When Miranda Crawford visited the hospital for her ultrasound scan, she was curious to see what it would show. Having undergone IVF – in vitro fertilization – she was hopeful the scan might show some signs of another life developing inside her. But when the doctors showed her the image, her jaw hit the floor.
This wasn’t the first time that Miranda and Josh Crawford had tried IVF in order to conceive. The married nurses from Charlotte, North Carolina, had undergone the procedure once already. As a result, they were the proud parents of a daughter, Joslyn.
Like many couples, the Crawfords had been trying to get pregnant but without success. The couple had envisaged having a large family; perhaps with the patter of three or even four extra pairs of feet running around the house. With this in mind, choosing IVF was a natural next step for the couple.
The first human to be born as a result of IVF treatment was Louise Brown, who was successfully delivered in a hospital in Oldham, England, in 1978. The surviving member of the three-person team that pioneered the treatment, Robert G. Edwards, was presented with the Nobel Prize in 2010.
Since that day, it’s reckoned that around five million people worldwide have been born as a result of IVF. The treatment is typically used by older women, or women with infertile partners. Funnily enough, couples that choose IVF sometimes find that they are subsequently able to conceive naturally should they try for another child.
With Miranda, doctors transplanted two embryos back into her uterus instead of one. This is actually perfectly normal and is considered good practice. Principally, it reduces the chances of failure, an important factor considering how expensive the treatment can be.
Additionally, the process isn’t totally foolproof. Whether or not a woman will fall pregnant depends on a wide variety of factors, her age chief among them. As a rough guide, after a round of IVF treatments a woman under the age of 35 will have a 40 percent chance of becoming pregnant. Clearly, with these kinds of odds, it makes sense to transfer two or more embryos into the womb if at all possible.
Moreover, because often more than one embryo is transferred to the woman’s womb, there is a higher incidence of twins being born as a result of IVF. And when Miranda went for her scan at six weeks, she was told that this had been the case for her, too. Although the image from the scan wasn’t particularly clear, her doctor confirmed that there was more than one baby developing inside her.
However, it was only when Miranda returned for a second ultrasound that the real shock was laid bare. On this occasion, there was no issue with clarity on the ultrasound image. The truth was as incredible as it was undeniable: there were four tiny shapes visible.
What Miranda didn’t know – had no way of knowing – was that the two embryos inserted into her uterus had both split. Consequently, there were four babies. Furthermore, it wasn’t four individual babies but two sets of twins.
It was an incredible moment for both patient and doctor when they clapped eyes on the scan. Recounting the moment to ABC News, Miranda said, “I was shocked, the doctor was shocked. Never had that happened in his entire career.”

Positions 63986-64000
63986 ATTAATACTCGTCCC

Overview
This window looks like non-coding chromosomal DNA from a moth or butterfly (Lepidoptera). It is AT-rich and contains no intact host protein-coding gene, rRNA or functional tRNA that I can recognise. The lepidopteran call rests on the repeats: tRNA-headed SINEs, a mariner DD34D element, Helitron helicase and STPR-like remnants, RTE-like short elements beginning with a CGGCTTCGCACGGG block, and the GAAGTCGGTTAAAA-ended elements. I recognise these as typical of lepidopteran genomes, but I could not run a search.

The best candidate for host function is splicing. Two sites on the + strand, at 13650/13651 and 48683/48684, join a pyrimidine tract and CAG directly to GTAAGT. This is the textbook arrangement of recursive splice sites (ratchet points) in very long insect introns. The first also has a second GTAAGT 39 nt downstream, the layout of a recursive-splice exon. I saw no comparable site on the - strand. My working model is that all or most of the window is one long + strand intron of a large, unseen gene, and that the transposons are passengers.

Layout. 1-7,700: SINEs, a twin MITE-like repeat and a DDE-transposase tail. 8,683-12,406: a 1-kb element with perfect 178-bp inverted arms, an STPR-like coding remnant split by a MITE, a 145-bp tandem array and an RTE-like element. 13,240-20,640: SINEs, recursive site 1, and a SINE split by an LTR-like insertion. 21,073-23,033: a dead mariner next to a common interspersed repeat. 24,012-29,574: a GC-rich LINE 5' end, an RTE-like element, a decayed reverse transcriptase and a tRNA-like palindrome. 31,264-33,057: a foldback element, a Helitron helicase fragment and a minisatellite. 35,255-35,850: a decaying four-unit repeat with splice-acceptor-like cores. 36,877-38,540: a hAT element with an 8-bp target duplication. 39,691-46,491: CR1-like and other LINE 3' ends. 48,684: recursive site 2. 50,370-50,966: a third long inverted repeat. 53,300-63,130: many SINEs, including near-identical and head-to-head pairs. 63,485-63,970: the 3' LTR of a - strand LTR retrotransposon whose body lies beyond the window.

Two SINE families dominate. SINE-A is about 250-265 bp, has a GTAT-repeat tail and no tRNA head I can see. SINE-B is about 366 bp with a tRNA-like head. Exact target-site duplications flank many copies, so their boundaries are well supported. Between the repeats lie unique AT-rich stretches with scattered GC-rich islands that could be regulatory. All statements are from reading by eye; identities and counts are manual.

Dr. Jani Jensen of the Mayo Clinic spoke to ABC News. “This is certainly an unusual outcome, I’ve never seen it happen quite like this,” she said. “The math here is mind-boggling… we expect that at least half of the time when two embryos are placed in the uterus, only one will continue to develop.”
“To have both embryos implant and both undergo the rare phenomenon of splitting is extremely unusual,” Jensen continued. “There are a few reports of this happening worldwide, but overall, it’s a rarity.” Moreover, she wasn’t the only doctor taken aback by this incredible occurrence.
Dr. Richard Paulson of the University of Southern California was equally full of wonder. “This case shows that nature is always ready to show doctors that we can’t control everything,” he said. “Every once in a while, nature reminds us that we are not in charge.”
Despite the Crawfords’ joy, this was not a moment to celebrate too much. Carrying quadruplets to term is fraught with risk, both for the mother and the babies. In this case, the Crawfords were under no illusions about the danger they faced.
“The whole pregnancy was scary,” Miranda said. “I wasn’t sure if I was going to have a miscarriage, and I was always thinking that I could go into preterm labor at any moment.” For a number of reasons carrying twins is difficult, and this nervous mother-of-one had two sets inside her.
For one thing, IVF twins can end up sharing a placenta, making it trickier for them to thrive. Sharing blood and nutrients with another can actually be enough to cause one of the babies to die. Additionally, the danger of premature labor is much increased, and this comes with its own set of side effects
Prematurely born babies can end up suffering from a variety of conditions. These range from learning disabilities to severe birth defects like cerebral palsy or blindness. And the mother is vulnerable too. Indeed, Miranda was hospitalized twice during the pregnancy.
However, things all ended very happily for the Crawfords. The babies arrived only slightly early at 34 weeks, whereupon they spent some time in the neonatal ICU. “They were all healthy,” a relieved Josh said. “Between four and a half and five and one-half pounds.”
With the successful birth out of the way, a new challenge then presented itself. That is, how to go about taking care of four babies, all at once! As nurses, though, perhaps the Crawfords were well placed to care for their quadruplets. Teamwork and time management will go a long way towards keeping their precious brood happy.